Major police raid targets L.A.'s notorious Avenues gang
Under the cover of darkness around 3 a.m., roughly 1,200 heavily armed officers from the Los Angeles Police Department, the Drug Enforcement Administration and several other agencies dispersed from a command post near the LAPD’s training academy in Elysian Park.
Warrants in hand, they descended on dozens of homes in search of 53 alleged members or associates of the Avenues gang wanted on an array of federal charges related to extensive drug dealing, unsolved murders and other crimes.
Forty-three suspects already are in custody on unrelated charges. The operation was aimed to bring new charges against 88 Avenues members or associates, a significant share of a gang that is believed to have about 400 members.
Some suspects were sought elsewhere in the city, but the sweep focused on Glassell Park and other neighborhoods in the northeastern reaches of Los Angeles -- the center of Avenues territory since the gang first surfaced in the 1950s.
There were no reports of officers encountering armed resistance. San Bernardino sheriff's officers say they shot two aggressive dogs they encountered at one location.
It was not immediately clear how many of the suspects had been found at their homes and taken into custody. The names of the suspects and the crimes they were accused of also were not immediately known, pending the unsealing of the indictments.
The arrests culminated a yearlong investigation of the gang run by a unit of LAPD detectives that specializes in gang-related homicides and a DEA task force.
The Avenues came under scrutiny in the wake of the August 2008 slaying of Juan Abel Escalante, a Los Angeles County sheriff’s deputy. Escalante, 27, was gunned down outside of his parents’ Cypress Park home early in the morning as he headed to work as a guard at the Men’s Central Jail.
LAPD detectives led the murder investigation into the killing because it occurred within city boundaries. Within days of the shooting, agents from the DEA task force, which had previously investigated the Avenues, came to the LAPD with information they had gathered that indicated members from the gang may have been responsible.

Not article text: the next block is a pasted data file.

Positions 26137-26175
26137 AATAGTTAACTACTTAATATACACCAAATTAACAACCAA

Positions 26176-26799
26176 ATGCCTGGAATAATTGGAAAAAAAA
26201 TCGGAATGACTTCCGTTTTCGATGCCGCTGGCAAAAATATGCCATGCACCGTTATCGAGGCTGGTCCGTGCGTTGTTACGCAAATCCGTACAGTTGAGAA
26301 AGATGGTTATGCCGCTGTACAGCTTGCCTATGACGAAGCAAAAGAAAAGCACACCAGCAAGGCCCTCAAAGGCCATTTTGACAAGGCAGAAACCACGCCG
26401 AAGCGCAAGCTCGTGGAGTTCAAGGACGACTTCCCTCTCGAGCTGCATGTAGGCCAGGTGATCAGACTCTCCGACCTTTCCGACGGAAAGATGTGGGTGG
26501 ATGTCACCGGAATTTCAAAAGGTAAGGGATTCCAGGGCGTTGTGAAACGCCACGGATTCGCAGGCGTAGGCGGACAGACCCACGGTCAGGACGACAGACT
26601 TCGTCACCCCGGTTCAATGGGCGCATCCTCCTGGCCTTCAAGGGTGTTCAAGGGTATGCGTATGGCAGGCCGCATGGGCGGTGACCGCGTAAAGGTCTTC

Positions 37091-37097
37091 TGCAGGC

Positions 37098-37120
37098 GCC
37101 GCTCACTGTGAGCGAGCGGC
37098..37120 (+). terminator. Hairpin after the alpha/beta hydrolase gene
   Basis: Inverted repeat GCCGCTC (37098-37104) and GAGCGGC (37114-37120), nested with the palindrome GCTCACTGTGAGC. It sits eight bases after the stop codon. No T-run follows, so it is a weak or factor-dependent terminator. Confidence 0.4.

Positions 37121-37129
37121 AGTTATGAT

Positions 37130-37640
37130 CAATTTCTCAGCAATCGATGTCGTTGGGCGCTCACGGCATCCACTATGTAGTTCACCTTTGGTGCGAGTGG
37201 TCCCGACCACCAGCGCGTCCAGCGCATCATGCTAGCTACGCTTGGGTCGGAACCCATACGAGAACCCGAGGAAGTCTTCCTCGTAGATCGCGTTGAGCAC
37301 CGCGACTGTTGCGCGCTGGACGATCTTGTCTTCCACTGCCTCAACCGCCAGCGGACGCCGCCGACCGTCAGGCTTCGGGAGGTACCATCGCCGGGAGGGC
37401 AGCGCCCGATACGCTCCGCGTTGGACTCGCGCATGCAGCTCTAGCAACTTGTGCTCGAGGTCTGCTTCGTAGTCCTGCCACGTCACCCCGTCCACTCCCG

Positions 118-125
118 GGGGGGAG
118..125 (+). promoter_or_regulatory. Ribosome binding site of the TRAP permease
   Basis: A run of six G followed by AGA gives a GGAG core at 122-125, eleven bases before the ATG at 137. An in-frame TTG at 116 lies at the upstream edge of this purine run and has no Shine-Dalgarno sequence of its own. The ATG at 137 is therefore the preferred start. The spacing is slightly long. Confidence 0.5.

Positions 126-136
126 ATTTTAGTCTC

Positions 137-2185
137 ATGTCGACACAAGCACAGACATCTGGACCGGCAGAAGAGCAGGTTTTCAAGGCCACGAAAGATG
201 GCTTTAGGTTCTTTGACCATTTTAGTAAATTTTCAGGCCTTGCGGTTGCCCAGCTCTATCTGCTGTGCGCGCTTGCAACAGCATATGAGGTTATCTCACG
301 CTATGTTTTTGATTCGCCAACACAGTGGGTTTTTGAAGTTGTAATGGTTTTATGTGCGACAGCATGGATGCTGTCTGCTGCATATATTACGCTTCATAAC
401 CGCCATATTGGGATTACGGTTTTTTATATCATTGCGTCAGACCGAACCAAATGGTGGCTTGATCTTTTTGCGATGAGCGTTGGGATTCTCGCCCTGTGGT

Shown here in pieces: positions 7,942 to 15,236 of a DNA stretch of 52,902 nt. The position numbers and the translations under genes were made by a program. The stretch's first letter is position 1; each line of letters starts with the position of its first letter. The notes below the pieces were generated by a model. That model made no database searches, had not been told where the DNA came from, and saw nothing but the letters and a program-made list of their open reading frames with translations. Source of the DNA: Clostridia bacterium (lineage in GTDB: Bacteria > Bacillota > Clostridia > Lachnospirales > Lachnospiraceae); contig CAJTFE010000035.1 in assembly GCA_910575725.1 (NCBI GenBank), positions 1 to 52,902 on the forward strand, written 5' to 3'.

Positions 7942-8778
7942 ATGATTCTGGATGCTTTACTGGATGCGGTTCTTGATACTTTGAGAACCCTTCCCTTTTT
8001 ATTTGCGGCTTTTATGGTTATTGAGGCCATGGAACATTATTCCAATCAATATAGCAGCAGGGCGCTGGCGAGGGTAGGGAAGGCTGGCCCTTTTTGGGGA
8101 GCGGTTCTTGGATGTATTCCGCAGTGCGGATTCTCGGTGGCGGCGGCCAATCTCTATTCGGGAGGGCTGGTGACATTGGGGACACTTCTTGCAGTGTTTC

That tip led to the arrest in December of two Avenues members in connection with the murder. Months later, a third member was taken into custody, and charges were brought against a fourth, who remains a fugitive. In the course of investigating the Escalante killing, however, the LAPD detectives and DEA agents delved into the inner workings of the Avenues and began compiling evidence related to a host of other alleged crimes.
Some of the information was collected during interrogations of Avenues members and others from the neighborhood who had been arrested by a special team of 54 uniformed gang officers deployed in the area. Much of the incriminating information, however, came from the suspects themselves as DEA agents secured approval from federal judges for an array of wire taps that allowed them to listen in on gang members’ phone conversations.
"They could have just stuck with Escalante," said LAPD Capt. Kevin McClure, who oversees the detective unit. “They could have said, ‘We got what we came for,’ packed it up and moved on to something that would have been easier. This operation was not a result of me telling them they have to do this. It is a result of this unit saying, ‘There is more here, let’s keep going.’ ”
Over the course of the investigation, cases were built against Avenues members for their alleged roles in six other unsolved murders and four attempted murders, said a top LAPD gang detective involved in the operation. He requested that his name not be used because of concerns over retaliation by Avenues members.
The bulk of the charges are for extortion and other crimes that Avenues members and associates allegedly committed as part of the gang’s extensive drug trafficking in the area, police say. Most of the Avenues members included in the indictment are being charged under the federal Racketeer Influenced and Corrupt Organizations Act, which allows prosecutors to pursue more serious prison sentences. At a planning briefing last week with representatives from the agencies involved, there was little question as to what had kept the group motivated.